Does your pay structure answer today's challenges?

Does your pay structure answer today's challenges?

By Aon
9 November 2021
Partner Content

If you are not reassessing how your organisation remunerates and rewards employees as a matter of priority, you could soon be losing your best people.

Does that seem dramatic? Actually, if you are not assessing your overall rewards program in the context of a drastically altered workplace landscape, you are already left behind.

With more than 40 per cent of the global workforce expected to consider leaving their employer this year, employees are looking for more than a good brand reputation and a decent salary – they are looking for flexibility, meaning, and rewards beyond the standard.

Organisations should reimagine their rewards systems against this backdrop, with the aim of remaining agile to the evolving needs of future employees.

Rewards and the future of work

Many factors have influenced what workers want from rewards and how employers are addressing those needs, including remote working – arguably the single largest disruptor of the workforce in 2020; the rise of the gig economy; greater focus on pay equity; the multigenerational workforce; purpose-driven employees, and the rapid evolution of future skills.

Add this to diverse working models at play – for example fully remote working, hybrid models, and flexible schedules – and organisations should be using rewards to enhance and drive the employee experience.

Further, reimagining rewards will influence a variety of related human capital issues, such as pay equity, diversity, equity and inclusion analytics, and workforce planning and location analysis.

Rethinking the whole rewards and wellbeing program

Employers are focusing on safety, wellbeing, virtual benefits and communication more than ever but must we use these as a lever to retain talent in this competitive talent market?

Wellbeing should no longer be considered an optional benefit or reward, it should be front and centre as a business imperative for leading, high-performing organisations.

Another consideration is that, as more employees settle into the new normal of working remotely or a hybrid schedule, it is time for businesses to evaluate their rewards programmes for the long term, and organisations must ensure that employees who continue working remotely or in a hybrid capacity do not get left behind.

The opportunity exists to redesign a benefits program to reconsider high cost, legacy benefits with enhanced wellbeing, flexibility and working from home arrangements.

Ultimately, employees are looking for benefits with substance. The questions employers need to ask are whether the benefits on offer are retaining (and attracting) key talent or are they simply entitlements that employees don’t value? What are the signature benefits on offer, and is the organisation known for this in the market?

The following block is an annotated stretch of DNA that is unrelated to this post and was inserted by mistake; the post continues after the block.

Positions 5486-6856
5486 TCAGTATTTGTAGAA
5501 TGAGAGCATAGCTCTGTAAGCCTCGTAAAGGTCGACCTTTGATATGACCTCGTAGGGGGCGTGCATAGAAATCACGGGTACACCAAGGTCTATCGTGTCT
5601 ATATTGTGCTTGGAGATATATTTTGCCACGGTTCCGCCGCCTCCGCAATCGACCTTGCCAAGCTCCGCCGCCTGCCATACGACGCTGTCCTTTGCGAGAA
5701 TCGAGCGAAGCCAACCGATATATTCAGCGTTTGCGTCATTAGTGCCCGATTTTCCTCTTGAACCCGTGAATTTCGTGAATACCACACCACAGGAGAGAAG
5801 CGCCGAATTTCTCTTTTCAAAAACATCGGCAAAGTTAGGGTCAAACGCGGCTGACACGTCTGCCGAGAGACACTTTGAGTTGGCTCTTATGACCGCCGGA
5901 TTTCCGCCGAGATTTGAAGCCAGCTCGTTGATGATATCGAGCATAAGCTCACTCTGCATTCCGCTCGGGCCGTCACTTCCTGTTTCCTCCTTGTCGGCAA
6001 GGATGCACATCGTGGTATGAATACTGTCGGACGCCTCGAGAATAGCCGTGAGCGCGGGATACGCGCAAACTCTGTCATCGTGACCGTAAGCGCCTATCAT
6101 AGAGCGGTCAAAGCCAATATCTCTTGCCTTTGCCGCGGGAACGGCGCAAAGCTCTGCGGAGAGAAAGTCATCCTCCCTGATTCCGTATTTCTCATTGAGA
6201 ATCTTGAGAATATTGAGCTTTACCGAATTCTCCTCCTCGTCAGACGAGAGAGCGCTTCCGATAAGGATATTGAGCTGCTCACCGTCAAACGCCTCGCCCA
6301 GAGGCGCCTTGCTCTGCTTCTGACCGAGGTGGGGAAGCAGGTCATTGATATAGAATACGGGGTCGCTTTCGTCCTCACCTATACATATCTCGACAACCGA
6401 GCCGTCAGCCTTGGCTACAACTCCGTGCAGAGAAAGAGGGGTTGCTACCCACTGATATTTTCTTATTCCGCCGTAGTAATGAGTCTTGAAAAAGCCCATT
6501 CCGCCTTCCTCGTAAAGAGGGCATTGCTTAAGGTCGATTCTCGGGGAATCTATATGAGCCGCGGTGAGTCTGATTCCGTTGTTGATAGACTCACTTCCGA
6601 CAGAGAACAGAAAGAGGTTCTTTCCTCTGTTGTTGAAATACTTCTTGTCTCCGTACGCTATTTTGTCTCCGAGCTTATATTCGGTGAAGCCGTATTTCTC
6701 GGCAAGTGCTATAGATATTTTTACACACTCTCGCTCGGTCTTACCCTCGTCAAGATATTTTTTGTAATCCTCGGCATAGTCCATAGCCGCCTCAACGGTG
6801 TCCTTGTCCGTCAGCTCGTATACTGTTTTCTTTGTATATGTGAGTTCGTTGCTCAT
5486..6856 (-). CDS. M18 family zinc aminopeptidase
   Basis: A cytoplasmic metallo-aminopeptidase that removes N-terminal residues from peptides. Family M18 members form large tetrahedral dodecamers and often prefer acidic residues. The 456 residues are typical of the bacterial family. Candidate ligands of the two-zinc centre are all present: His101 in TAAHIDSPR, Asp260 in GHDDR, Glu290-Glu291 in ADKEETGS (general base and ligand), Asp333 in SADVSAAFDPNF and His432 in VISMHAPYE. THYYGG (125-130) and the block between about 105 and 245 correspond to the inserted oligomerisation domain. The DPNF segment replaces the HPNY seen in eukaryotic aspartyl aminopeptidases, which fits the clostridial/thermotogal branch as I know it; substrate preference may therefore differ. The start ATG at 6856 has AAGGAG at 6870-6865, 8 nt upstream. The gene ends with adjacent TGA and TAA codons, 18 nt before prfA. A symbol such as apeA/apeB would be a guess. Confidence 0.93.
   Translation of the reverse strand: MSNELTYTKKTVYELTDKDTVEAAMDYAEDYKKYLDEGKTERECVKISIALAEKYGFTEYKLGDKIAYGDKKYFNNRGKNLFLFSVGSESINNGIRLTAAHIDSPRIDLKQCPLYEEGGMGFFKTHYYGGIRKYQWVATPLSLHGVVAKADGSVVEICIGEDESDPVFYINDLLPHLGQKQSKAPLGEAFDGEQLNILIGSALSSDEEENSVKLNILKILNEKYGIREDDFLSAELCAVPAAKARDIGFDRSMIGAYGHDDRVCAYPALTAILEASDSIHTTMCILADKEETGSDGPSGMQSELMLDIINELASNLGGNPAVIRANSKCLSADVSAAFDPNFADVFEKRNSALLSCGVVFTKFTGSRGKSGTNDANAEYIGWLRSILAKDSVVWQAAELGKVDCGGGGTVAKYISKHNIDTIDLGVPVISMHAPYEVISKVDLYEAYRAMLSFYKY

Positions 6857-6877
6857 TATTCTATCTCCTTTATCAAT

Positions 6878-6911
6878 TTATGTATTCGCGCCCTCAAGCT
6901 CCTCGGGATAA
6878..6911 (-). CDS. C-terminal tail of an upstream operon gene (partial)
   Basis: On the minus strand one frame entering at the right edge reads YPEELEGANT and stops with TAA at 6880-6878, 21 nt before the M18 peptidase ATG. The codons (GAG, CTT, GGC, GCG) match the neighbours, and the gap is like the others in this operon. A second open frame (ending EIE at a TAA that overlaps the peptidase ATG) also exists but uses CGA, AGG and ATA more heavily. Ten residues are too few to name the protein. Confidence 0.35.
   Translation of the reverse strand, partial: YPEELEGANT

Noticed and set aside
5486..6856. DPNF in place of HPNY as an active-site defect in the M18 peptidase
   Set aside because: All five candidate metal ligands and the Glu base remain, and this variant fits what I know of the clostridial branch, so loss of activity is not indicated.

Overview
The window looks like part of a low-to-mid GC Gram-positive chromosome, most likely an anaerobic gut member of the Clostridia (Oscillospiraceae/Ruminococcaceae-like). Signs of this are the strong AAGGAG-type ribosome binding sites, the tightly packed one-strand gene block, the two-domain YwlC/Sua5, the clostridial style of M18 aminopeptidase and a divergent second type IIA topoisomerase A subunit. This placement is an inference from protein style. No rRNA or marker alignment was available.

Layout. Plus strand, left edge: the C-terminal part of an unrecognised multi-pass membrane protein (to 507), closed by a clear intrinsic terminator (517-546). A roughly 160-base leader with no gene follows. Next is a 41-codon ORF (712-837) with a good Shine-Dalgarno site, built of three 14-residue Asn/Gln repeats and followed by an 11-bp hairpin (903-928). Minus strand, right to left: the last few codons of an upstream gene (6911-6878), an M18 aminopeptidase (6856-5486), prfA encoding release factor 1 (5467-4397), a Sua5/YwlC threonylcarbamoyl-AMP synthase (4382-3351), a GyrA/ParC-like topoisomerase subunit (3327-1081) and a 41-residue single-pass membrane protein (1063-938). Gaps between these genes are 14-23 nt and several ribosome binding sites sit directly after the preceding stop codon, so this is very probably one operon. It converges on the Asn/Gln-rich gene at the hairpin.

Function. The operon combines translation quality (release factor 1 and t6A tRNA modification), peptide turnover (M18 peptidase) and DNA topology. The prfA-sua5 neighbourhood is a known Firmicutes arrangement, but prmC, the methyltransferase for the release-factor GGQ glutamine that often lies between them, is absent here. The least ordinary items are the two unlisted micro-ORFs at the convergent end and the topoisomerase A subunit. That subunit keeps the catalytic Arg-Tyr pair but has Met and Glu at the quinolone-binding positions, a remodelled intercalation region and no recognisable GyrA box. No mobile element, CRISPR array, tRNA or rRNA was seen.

Understanding your employees and future-proofing your program

The biggest expense for a business is its people, so organisations that optimise rewards and ensure they are delivering on their purpose see the most successful rewards programs.

It’s also important for employers to communicate those benefits to employees. For example, Aon’s Rising Resilient Report reveals that although 88 per cent of employers offer flexible work and skills development, 39 per cent of employees believe their employer does not offer flexible work and skills development.

The statistics are similar for health and wellbeing benefits and for emotional support, with employers offering more than employees perceive they are offered.

Rewards are most effective when the design and messaging is aligned with employee priorities. Few organisations can afford to provide a superior rewards experience on all levels. In order to maximise the ROI of rewards spend, a total rewards strategy needs to incorporate employees’ preferences.

While traditional approaches to rewards customisation have tended to group employees by generation, current thinking has evolved. Research has found preferences do not vary as much by age and are more accurately grouped by surveying employees’ preferences and categorising their lifestyles.

Reimagining total rewards strategies requires us to address not just the financial and professional needs of employees, but also physical, social and emotional wellbeing. Investing in meaningful and holistic total rewards programmes will make an agile, resilient and diverse workforce of the future a reality.

As organisations face challenges and difficult choices, leaders must take advantage of the opportunity to fully reimagine their rewards strategies. With many organisations starting on their journey to reimagine rewards in a post-COVID-19 era, this change is only the beginning.

To learn more about the future of pay and enabling workplace change, download the full report.

More from Aon

Stagnating or Skyrocketing? What’s really happening with wages growth in Australia
Partner Content
After years of shrinking salaries, Australians began to wonder if the trend would conti...
2021 Global Risk Management Survey: Cyber attacks, reputational risk and innovation gaps in Australia
Partner Content
Aon’s 2021 Global Risk Management Survey has revealed that long-tail risks have b...
Does your pay structure answer today's challenges?
Partner Content
If you are not reassessing how your organisation remunerates and rewards employees as a...
A game changer? Aspiring to the new standard on workplace mental health
Partner Content
Work health and safety regulators have been more active in the area of mental health ri...